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Agricola v. Trinity Fruit Sales Company, Inc.

United States District Court, E.D. California

September 9, 2014

TRINITY FRUIT SALES COMPANY, INC., a California Corporation, and DOES 1-20, Defendant.


ANTHONY W. ISHII, Senior District Judge.

This case stems from the provision of kiwi fruit from Plaintiff Martini E Ricci Iamino S.P.A. ("M&R") to Trinity Fruit Sales Company, Inc. ("Trinity"). The active complaint is the First Amended Complaint ("FAC"). This Court previously granted summary judgment in favor of Trinity on three of the FAC's five causes of action, and then gave Trinity permission to file a second motion for summary judgment on the two remaining causes of action. See Doc. Nos. 32, 34. Trinity now moves for summary judgment on the account stated and book account causes of action. For the reasons that follow, the Court will grant the motion and close this case.


M&R is an Italian company that grows kiwi fruit on its property in Italy. See PUMF 1. Andrea Martini ("Martini") is the Vice President of M&R. PUMF 2. Gary Raden ("Raden") and Stefano De Nadai ("De Nadai") worked together and were something between an agent and broker for M&R. See Raden Depo. 8:15-10:10, 66:11-66:18. Raden explained that they solicit the product from producers/suppliers and negotiate the sales with the receivers. See id. at 8:15-20, 9:21-10:10. Raden is located in the United States, and De Nadai is located in Italy. See id. at 7:8-8:2, 9:21-10:4. Raden and De Nadai were involved in the solicitation of fruit from M&R for the transaction with Trinity. See id. at 10:2-10:19. Martini worked with De Nadai on a regular basis, and De Nadai was aware of the general terms under which M&R sold kiwis, including the prices M&R expected for various sizes and quantities. PUMF 4. Martini has characterized Raden and De Nadai as independent sales people who are not employees of M&R. See Martini Dec. ¶ 3. M&R paid Raden and De Nadai fees of 3% for their services, but Trinity paid Raden and De Nadai nothing. See Raden Depo. 66:20-67:1. Raden would typically negotiate with Trinity, pass the order information on to De Nadai, and De Nadai would transmit the order to M&R by e-mail. PUMF 7. De Nadai's e-mail orders were copied to Raden, who would confirm that the e-mail reflected the agreement struck with Trinity. See PUMF 8.

Trinity agreed to market and sell M&R's 2008-2009 kiwi crop on a consignment basis. See Martin E Ricci Iamino S.P.A 2014 Consortile Sociate Agricola v. Trinity Fruit Sales, 2014 U.S. Dist. LEXIS 90604, *30 (E.D. Cal. July 2, 2014); DUMF 2. Generally, there were two types of kiwi shipments involved between M&R and Trinity regarding M&R's 2008-2009 kiwi crop. See Martini Dec. ¶ 4; Initial White Dec. ¶ 9. The first type involved 14 kg. boxes that were to be sold to Trinity's customers Costco and Sam's Club at fixed prices. See id.; PUMF 11. M&R provided 4 loads of the 14 kg. boxes. See White Dec. ¶ 4. The second type involved consignments of 9 kg. boxes of kiwis to be sold on the general market. See Martini Dec. ¶ 4; White Dec. ¶ 9. Martini declares that there was a minimum price expectation for the 9 kg. boxes. See Martini Dec. ¶ 4. Martini declares that the minimum agreed price was memorialized in e-mails between De Nadai and M&R. See id. White declares, however, that there were no fixed or minimum prices for the 9 kg. boxes. See White Dec. ¶ 9; Supp. White Dec. ¶ 8. Raden testified that he did not recall whether any minimum price was established for the 9 kg. consignment loads, but that a seller in Trinity's position has an obligation to achieve the best possible market price. PUMF 14. However, Raden also testified that the price per box which appears on the 9 kg. box consignment orders was a "theoretical price." PUMF 13. Similarly, after acknowledging that the 9 kg. boxes were on consignment, Raden testified that the term "consignment" meant to him that the receiver sells the product at the best price it can get, deducts its costs, and returns the net amount that is left after deductions to the shipper. See Raden Depo. 76:7-25. Raden testified that M&R's invoice amounts (found in the third column of the invoices) were of "no moment" because Trinity did not agree to buy the fruit at an agreed price. See id. at 77:7-78:11.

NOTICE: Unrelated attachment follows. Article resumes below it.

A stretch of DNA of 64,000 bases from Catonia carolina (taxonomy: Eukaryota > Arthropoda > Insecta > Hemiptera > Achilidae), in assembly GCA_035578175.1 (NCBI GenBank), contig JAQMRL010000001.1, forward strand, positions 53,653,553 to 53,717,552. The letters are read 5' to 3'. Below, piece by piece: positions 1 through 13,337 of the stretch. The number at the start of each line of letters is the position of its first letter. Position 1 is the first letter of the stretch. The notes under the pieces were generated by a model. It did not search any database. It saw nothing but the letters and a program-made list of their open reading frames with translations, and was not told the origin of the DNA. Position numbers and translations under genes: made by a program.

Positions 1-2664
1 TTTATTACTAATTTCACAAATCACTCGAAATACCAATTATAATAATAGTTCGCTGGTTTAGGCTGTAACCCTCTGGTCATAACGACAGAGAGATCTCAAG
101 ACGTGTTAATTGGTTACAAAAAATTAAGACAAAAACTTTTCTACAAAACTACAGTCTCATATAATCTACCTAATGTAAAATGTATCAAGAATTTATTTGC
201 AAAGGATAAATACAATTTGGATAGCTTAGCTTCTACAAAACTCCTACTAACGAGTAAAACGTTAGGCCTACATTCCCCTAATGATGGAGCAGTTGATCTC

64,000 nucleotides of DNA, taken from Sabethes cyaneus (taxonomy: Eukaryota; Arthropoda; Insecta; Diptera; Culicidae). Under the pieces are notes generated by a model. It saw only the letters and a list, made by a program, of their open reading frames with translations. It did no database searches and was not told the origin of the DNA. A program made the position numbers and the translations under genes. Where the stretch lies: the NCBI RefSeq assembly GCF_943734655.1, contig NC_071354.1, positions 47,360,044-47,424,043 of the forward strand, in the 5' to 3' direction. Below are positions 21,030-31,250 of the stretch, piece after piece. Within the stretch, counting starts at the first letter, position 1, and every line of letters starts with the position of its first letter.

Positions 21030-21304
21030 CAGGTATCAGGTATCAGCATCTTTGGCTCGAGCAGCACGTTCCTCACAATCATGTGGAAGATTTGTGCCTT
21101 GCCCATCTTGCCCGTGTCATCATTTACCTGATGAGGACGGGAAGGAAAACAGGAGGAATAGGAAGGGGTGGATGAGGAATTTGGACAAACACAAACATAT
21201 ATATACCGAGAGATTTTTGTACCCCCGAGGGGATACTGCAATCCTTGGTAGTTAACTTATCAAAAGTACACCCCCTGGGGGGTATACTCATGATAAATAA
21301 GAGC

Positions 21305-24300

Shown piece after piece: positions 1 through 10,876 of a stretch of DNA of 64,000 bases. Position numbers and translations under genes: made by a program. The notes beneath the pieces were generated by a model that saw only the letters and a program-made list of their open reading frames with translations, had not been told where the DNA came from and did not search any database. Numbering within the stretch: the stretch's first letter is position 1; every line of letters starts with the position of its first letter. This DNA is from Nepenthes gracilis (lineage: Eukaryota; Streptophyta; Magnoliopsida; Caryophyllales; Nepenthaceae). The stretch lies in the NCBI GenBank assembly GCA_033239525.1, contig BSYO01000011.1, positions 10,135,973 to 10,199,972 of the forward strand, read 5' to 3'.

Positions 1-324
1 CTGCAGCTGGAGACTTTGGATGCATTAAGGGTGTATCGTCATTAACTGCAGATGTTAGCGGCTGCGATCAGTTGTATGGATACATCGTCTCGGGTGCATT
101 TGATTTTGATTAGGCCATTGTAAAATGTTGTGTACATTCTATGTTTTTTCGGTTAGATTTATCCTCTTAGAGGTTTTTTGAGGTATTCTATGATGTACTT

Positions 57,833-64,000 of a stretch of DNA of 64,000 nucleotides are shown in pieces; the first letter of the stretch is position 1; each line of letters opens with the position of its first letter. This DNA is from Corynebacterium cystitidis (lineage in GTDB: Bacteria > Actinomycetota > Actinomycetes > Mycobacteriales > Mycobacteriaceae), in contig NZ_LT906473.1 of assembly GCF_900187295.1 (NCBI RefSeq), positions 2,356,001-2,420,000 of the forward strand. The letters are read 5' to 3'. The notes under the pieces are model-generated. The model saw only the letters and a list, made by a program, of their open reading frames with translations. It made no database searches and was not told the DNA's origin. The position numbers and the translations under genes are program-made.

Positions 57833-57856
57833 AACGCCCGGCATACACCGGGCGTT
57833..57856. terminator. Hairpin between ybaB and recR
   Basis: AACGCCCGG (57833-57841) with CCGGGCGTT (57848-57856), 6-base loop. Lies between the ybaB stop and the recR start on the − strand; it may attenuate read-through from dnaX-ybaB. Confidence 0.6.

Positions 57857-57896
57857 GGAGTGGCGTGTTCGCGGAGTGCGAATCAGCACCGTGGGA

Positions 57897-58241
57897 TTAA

Of the shipments of M&R kiwis that were inspected by the USDA, all but one received a grade of Number 1. See PUF 32.[2] Only one container (Order No. 12) failed USDA inspection, which had average defects of 9%. See PUF 34. However, each of the USDA reports did indicate some degree of decay. See Trinity Ex. B at Bates Nos. 000073-000080. Additionally, on February 16, 2009, and February 20, 2009, Trinity sent e-mails to Raden and De Nadai regarding severe damage to Order No. 30. See Trinity Ex. B at Bates Nos. 000106-000114. On February 20, 2009, Trinity sent another e-mail to Raden and De Nadai that M&R's kiwis were not holding up well in storage, and that Trinity had been telling De Nadai and Raden this "from the beginning." See id. at Bates No. 000116. White has declared that there were "numerous condition and quality issues" with M&R's kiwis. See Supp. White Dec. ¶ 7.